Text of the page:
Police commissioner candidate David Bowles to take on politicians

David Bowles
Image caption Mr Bowles is keen to "see off" suggestions that Lincolnshire should merge with other forces

An independent candidate bidding to become police commissioner for Lincolnshire has said his aim is to keep "politics out of policing".

David Bowles, a former chief executive at the council and former chairman of the United Lincolnshire Hospitals Trust, has entered November's election.

Mr Bowles said "policing has been free of political control for 150 years", something he believes should continue.

Labour have selected Deeping St James councillor Phil Dilks to stand.

The Conservatives are yet to announce their candidate in Lincolnshire.

'Too important'

Commissioners will be elected in 41 areas across England and Wales and will have power over budgets, policing priorities and chief constables.

Mr Bowles said: "I don't think a politician with an allegiance to a party is going to be the right person to lead Lincolnshire's police force.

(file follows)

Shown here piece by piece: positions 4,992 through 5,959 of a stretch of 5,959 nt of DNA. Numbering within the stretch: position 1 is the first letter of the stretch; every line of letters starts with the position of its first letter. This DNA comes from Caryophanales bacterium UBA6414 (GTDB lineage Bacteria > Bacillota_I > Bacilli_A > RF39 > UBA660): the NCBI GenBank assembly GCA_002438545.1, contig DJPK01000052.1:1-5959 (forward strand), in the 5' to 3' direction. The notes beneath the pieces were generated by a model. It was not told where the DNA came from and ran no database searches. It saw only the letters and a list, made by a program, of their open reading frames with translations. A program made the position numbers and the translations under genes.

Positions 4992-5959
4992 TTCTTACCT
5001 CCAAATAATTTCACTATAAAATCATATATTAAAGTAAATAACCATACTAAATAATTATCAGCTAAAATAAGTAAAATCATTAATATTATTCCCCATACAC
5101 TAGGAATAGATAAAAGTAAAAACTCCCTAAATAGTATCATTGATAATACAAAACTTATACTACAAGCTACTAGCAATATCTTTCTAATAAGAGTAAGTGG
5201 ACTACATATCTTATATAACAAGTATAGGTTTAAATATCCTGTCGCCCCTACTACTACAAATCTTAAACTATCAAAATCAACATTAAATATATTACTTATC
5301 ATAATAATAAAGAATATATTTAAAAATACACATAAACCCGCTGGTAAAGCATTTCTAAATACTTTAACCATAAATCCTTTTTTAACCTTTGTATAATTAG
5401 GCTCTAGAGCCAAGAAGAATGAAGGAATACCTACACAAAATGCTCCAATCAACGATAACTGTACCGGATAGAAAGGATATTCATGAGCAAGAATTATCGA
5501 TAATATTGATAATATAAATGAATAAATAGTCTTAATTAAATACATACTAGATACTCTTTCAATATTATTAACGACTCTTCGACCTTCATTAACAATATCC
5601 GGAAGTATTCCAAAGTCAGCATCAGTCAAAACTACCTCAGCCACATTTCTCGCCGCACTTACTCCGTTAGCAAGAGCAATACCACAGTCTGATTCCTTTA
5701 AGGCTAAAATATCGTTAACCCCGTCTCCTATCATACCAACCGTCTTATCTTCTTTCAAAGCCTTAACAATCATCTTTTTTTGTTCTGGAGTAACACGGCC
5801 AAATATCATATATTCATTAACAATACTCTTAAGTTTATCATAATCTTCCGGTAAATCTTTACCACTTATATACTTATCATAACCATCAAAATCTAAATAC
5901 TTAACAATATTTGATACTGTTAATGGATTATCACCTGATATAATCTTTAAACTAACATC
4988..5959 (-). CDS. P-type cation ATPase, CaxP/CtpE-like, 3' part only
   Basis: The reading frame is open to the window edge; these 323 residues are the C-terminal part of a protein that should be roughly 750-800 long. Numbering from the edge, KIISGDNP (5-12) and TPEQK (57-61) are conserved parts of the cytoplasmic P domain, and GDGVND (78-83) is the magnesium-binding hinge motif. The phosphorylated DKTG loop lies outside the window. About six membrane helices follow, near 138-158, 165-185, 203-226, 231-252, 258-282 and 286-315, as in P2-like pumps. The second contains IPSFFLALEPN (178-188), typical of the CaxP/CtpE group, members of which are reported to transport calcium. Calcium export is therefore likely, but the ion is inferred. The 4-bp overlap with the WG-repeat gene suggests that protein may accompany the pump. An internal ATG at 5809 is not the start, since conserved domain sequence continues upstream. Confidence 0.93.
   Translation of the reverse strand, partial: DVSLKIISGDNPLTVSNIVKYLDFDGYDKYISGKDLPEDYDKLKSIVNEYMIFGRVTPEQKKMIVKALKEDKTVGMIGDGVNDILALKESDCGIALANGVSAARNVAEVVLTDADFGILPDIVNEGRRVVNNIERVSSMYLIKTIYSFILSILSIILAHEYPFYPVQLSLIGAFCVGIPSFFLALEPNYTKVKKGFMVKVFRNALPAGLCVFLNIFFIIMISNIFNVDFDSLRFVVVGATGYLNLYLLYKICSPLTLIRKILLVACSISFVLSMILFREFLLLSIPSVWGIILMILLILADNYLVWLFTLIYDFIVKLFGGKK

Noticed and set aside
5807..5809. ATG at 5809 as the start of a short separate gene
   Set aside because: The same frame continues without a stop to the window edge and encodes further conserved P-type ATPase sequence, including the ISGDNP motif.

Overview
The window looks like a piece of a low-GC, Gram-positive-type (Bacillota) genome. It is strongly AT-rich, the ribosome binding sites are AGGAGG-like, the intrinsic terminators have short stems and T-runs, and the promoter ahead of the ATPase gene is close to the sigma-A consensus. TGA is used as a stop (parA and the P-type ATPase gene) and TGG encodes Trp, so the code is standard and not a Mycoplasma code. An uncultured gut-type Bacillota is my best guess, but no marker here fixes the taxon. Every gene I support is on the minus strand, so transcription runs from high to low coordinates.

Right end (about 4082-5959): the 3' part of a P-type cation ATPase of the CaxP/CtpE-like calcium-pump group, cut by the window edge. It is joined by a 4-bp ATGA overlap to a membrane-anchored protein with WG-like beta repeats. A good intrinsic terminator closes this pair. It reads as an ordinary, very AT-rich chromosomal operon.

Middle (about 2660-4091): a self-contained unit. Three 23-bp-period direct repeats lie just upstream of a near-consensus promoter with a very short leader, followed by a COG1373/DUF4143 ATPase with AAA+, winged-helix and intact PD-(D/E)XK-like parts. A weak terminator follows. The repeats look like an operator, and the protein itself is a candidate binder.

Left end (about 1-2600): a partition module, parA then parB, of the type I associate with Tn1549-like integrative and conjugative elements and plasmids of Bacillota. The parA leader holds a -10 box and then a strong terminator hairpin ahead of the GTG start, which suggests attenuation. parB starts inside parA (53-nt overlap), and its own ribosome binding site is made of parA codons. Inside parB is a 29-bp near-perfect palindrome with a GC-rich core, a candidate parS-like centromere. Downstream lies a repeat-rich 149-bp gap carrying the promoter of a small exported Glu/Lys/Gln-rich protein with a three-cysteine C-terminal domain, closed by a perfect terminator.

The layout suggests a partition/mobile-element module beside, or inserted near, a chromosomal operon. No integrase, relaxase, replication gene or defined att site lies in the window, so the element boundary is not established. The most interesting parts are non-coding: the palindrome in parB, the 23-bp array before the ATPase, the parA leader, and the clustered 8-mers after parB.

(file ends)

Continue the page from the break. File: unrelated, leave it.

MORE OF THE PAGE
"I think it's important that we have a chief constable who can speak openly and honestly and doesn't fear his political masters.

"This role is too important to be tainted by political allegiances."

He said, if elected, his first priority would be to look at the funding of the force and work to ensure it is sustainable going forward.

Labour's candidate Mr Dilks called the elections "a daft idea", but said he was not prepared to stand aside and leave it to a Tory commissioner, "who would simply be a cheerleader for government cuts".

Voters will go to the polls on 15 November.